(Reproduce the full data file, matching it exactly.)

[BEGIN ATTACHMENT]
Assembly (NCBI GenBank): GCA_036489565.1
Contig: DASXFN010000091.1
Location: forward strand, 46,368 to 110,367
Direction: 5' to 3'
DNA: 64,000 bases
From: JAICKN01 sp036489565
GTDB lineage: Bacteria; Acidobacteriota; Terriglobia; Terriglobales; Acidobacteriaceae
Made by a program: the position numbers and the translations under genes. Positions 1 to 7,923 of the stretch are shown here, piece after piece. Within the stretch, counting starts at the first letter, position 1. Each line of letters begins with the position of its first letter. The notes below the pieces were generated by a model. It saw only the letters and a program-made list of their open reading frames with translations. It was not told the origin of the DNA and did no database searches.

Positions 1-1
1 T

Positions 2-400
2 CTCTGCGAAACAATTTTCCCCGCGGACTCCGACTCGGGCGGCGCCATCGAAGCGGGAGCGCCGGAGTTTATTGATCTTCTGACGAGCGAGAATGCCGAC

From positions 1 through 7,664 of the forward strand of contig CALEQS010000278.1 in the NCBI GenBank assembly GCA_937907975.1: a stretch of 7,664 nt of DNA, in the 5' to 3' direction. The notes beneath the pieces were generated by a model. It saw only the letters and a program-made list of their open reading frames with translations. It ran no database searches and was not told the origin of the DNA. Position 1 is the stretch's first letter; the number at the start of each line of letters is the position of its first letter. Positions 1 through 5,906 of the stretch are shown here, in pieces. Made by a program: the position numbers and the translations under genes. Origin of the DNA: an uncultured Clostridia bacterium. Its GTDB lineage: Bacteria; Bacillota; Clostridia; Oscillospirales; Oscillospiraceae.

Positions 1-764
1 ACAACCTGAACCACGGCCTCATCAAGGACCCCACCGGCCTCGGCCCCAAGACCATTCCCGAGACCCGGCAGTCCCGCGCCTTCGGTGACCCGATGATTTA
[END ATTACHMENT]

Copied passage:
Assembly (NCBI GenBank): GCA_036489565.1
Contig: DASXFN010000091.1
Location: forward strand, 46,368 to 110,367
Direction: 5' to 3'
DNA: 64,000 bases
From: JAICKN01 sp036489565
GTDB lineage: Bacteria; Acidobacteriota; Terriglobia; Terriglobales; Acidobacteriaceae
Made by a program: the position numbers and the translations under genes. Positions 1 to 7,923 of the stretch are shown here, piece after piece. Within the stretch, counting starts at the first letter, position 1. Each line of letters begins with the position of its first letter. The notes below the pieces were generated by a model. It saw only the letters and a program-made list of their open reading frames with translations. It was not told the origin of the DNA and did no database searches.

Positions 1-1
1 T

Positions 2-400
2 CTCTGCGAAACAATTTTCCCCGCGGACTCCGACTCGGGCGGCGCCATCGAAGCGGGAGCGCCGGAGTTTATTGATCTTCTGACGAGCGAGAATGCCGAC

From positions 1 through 7,664 of the forward strand of contig CALEQS010000278.1 in the NCBI GenBank assembly GCA_937907975.1: a stretch of 7,664 nt of DNA, in the 5' to 3' direction. The notes beneath the pieces were generated by a model. It saw only the letters and a program-made list of their open reading frames with translations. It ran no database searches and was not told the origin of the DNA. Position 1 is the stretch's first letter; the number at the start of each line of letters is the position of its first letter. Positions 1 through 5,906 of the stretch are shown here, in pieces. Made by a program: the position numbers and the translations under genes. Origin of the DNA: an uncultured Clostridia bacterium. Its GTDB lineage: Bacteria; Bacillota; Clostridia; Oscillospirales; Oscillospiraceae.

Positions 1-764
1 ACAACCTGAACCACGGCCTCATCAAGGACCCCACCGGCCTCGGCCCCAAGACCATTCCCGAGACCCGGCAGTCCCGCGCCTTCGGTGACCCGATGATTTA